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Boston and the Changes of Modernity
I recently visited Boston and had a great time touring so many historic sites. One of the top items on my list, of course, was Paul Revere's house.
Sadly, Revere's original workshop hasn't been preserved. That, as well as so much else of old Boston, has fallen before modern development. The historical buildings that remain are nestled among modern skyscrapers. The Bunker Hill battlefield is now urban condos, save for one small memorial park at the site of the American fortifications.
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In fact, Boston - even the middle of Boston, to say nothing of the outer reaches of the city that were countryside at the time of the American Revolution - has changed far more than just building new buildings. The very coastline of Boston has changed over the centuries, thanks to land being filled in, until it's almost unrecognizable. The Charles River is now a river rather than bay; the Customs House that was at the coastline is now several blocks inland; Boston Neck has vanished to be replaced by the "Back Bay" neighborhood. (The British soldiers marching to Lexington and Concord departed "by sea" from Boston Common, in what's now the Public Garden.) And, several hills have also vanished to provide the earth for this fill; Beacon Hill is one of the only survivors.
But all this can be taken as a monument to a newer type of city, and a newer chapter in human history. On one level, we could look at modern technology, exemplified by the famous university MIT just across the Charles River (in still-independent Charlestown) on land that was still water at the Revolution. But on another level, it's deeper than merely technology.
While on the way back from Boston, I was reading a very interesting book - The Domestic Revolution by Ruth Goodman - about the consequences of people in England starting to burn coal instead of wood. There were many disadvantages of coal, such as how difficult it was to light it on fire, how foul the smoke smelled, and how difficult it was to clean smoke stains. (Goodman argues that it was coal that led to the popularity of soap in the first place.)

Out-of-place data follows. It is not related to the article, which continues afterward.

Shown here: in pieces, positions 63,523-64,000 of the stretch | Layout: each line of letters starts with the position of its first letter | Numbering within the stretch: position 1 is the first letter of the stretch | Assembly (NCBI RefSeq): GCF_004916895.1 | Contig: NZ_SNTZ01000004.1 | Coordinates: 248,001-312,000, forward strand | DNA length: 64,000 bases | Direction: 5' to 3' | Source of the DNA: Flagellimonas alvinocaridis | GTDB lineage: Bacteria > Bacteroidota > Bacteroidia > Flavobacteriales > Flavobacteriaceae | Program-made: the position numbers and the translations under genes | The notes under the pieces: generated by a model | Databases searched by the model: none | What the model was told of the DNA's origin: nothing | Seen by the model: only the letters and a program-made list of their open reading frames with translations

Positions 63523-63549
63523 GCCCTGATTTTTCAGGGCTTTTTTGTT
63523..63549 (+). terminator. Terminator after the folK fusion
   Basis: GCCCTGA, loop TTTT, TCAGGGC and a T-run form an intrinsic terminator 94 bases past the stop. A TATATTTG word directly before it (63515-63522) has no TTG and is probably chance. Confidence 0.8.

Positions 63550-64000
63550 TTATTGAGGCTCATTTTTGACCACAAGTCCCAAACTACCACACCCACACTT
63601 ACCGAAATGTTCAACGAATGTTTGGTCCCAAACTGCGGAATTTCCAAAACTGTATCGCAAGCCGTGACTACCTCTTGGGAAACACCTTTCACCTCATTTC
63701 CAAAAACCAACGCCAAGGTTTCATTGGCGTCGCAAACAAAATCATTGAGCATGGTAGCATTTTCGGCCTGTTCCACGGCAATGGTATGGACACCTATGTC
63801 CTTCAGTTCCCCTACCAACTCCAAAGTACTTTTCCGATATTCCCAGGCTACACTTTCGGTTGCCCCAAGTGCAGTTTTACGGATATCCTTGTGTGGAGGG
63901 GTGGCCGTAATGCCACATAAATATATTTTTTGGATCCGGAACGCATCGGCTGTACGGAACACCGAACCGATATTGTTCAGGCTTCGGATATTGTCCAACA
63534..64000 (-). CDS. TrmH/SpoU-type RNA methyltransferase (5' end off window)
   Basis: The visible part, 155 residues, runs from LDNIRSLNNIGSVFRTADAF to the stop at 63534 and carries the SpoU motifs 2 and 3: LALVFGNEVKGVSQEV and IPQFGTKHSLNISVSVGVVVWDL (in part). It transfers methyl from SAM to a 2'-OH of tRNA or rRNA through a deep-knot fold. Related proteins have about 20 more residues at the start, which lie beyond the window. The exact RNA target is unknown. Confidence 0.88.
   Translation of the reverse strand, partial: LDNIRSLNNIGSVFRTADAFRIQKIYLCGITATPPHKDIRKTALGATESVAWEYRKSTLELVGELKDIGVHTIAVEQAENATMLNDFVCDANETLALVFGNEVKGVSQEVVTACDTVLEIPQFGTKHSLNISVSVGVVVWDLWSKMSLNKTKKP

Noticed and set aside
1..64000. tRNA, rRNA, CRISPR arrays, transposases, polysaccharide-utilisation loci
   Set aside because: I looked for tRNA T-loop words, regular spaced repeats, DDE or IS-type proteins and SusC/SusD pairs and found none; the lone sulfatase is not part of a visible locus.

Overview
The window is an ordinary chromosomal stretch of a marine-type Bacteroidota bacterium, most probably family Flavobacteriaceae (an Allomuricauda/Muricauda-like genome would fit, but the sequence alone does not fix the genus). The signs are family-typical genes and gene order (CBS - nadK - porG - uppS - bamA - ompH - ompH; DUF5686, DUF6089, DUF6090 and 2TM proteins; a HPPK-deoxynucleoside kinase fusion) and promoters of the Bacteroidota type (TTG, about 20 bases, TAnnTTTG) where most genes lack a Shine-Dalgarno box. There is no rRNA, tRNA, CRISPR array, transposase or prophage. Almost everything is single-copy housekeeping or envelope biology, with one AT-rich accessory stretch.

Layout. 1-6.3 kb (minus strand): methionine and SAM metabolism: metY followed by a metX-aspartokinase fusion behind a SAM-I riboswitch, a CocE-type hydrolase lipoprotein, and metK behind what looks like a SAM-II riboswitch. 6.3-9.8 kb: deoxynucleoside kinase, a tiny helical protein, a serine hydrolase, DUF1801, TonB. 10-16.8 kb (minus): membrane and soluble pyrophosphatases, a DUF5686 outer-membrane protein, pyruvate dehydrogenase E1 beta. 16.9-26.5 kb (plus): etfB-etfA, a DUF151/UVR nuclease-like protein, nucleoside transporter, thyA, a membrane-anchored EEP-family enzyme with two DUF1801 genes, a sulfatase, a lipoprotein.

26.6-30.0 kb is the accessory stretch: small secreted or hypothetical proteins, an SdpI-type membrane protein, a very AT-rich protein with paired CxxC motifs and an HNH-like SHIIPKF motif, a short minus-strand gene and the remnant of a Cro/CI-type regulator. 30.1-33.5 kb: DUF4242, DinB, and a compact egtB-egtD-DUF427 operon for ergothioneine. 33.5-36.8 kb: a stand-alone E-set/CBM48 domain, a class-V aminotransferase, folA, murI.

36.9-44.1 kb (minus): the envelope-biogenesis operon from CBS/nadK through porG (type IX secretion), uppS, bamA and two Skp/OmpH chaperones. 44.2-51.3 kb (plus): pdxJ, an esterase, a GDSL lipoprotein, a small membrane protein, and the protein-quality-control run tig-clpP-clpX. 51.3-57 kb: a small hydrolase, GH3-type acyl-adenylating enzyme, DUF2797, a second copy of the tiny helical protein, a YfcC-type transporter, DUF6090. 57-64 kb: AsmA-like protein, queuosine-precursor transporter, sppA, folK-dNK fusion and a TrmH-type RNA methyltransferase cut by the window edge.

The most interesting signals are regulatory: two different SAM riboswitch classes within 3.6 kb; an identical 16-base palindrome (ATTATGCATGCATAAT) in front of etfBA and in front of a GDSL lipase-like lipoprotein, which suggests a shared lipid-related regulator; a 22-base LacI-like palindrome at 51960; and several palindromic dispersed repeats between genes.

But the one big advantage was that it was available - and that it was available however quickly you were able to mine. Beforehand, if you wanted more firewood, you needed more land to plant trees on to grow into firewood. In the late 1500's, as English cities (especially London) were growing, they needed more and more firewood. That meant more and more land was needed for forests, wood was being shipped farther and farther, and prices were rising. There was no way out of this problem as long as they depended on land and weather. What they had to do was switch to a totally new way of doing things that got around the natural pattern of annual growing seasons.
Boston sort of did the same thing, by building land out into the sea. Then, it did the same thing again (following London's model), by building rail lines through the city to bring people in faster than muscle power (whether human or animal) could move them.
We can see the huge impacts of this all around us. Even our modern farms are carefully tended both above ground level (with harvesters, planters, sprayers and so many more machines) and below (with irrigation systems and modified seeds). All these improvements mean that, for the first time in human history, most people now live in cities. Even as early as 1838, as the Bunker Hill Monument was being constructed on the battlefield of Bunker Hill, much of the battlefield was being sold as house lots. The whole neighborhood is now part of the Boston urban core.
Even among the historical sites in Boston, Revolutionary-era sites were interspersed with more modern and technological things such as posters about the first subway in America (now part of the MBTA Green Line), the 1900 Longfellow Bridge, a museum of the Olmstead park system, and (of course) the "Big Dig" highway tunnels.
This juxtaposition kept standing out to me in Boston. One of the things I saw there was the USS Constitution, the oldest ship still afloat, a sailing ship launched in 1797 for the fledgling US Navy. It was fascinating to visit, and extremely well kept-up. (It's still commissioned in the US Navy; the Navy keeps up a special grove of white oak to be ready for patchwork when necessary.) But as I was looking around it, I was also struck by how small it was. It was one of the largest and best US Navy ships in its day, but now, even the World War Two - era destroyer USS Cassin Young docked next door to it is larger.
And yet, the USS Constitution is still around. The Old State House is also preserved amid the skyscrapers, as were Paul Revere's house, the Old South Meeting House, and so many other places. A monument in Cambridge Commons, just off the Harvard campus, points out the tree under which George Washington officially took command of the Continental Army. Old North Bridge at Concord, the site of the shots that started the Revolution (where the Massachusetts militia being ordered to fire on British troops) was even reconstructed as a footbridge and monument after the modern road bridge bypassed it.
I'm glad for this. On the one hand, the preserved historical sites make history come alive so vividly. On the other hand, the juxtaposition of them with the modern city makes a different part of history come alive just as vividly. Both are good things; both are important.